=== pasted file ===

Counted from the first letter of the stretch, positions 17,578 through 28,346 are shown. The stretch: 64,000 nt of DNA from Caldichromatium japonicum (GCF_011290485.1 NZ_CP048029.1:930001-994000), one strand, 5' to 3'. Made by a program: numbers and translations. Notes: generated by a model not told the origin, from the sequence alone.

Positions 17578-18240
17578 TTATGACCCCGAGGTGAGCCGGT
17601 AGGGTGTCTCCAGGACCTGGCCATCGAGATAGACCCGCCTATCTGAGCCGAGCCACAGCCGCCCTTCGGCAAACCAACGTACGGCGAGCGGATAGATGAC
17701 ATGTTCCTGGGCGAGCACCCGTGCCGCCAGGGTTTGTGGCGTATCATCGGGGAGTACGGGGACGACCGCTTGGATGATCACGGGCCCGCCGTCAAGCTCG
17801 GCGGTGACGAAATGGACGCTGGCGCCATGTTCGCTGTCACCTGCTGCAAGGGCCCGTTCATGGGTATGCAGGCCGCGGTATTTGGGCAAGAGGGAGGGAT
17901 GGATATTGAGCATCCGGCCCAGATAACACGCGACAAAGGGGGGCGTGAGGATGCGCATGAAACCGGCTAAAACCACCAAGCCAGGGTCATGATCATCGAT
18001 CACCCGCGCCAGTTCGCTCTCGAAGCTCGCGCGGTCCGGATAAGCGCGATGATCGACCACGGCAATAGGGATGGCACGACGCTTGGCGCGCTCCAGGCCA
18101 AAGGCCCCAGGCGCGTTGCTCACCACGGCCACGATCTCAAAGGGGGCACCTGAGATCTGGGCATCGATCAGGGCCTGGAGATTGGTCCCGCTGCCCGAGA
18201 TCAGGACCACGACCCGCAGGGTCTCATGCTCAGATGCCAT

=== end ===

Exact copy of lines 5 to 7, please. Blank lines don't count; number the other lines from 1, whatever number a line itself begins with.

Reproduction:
17701 ATGTTCCTGGGCGAGCACCCGTGCCGCCAGGGTTTGTGGCGTATCATCGGGGAGTACGGGGACGACCGCTTGGATGATCACGGGCCCGCCGTCAAGCTCG
17801 GCGGTGACGAAATGGACGCTGGCGCCATGTTCGCTGTCACCTGCTGCAAGGGCCCGTTCATGGGTATGCAGGCCGCGGTATTTGGGCAAGAGGGAGGGAT
17901 GGATATTGAGCATCCGGCCCAGATAACACGCGACAAAGGGGGGCGTGAGGATGCGCATGAAACCGGCTAAAACCACCAAGCCAGGGTCATGATCATCGAT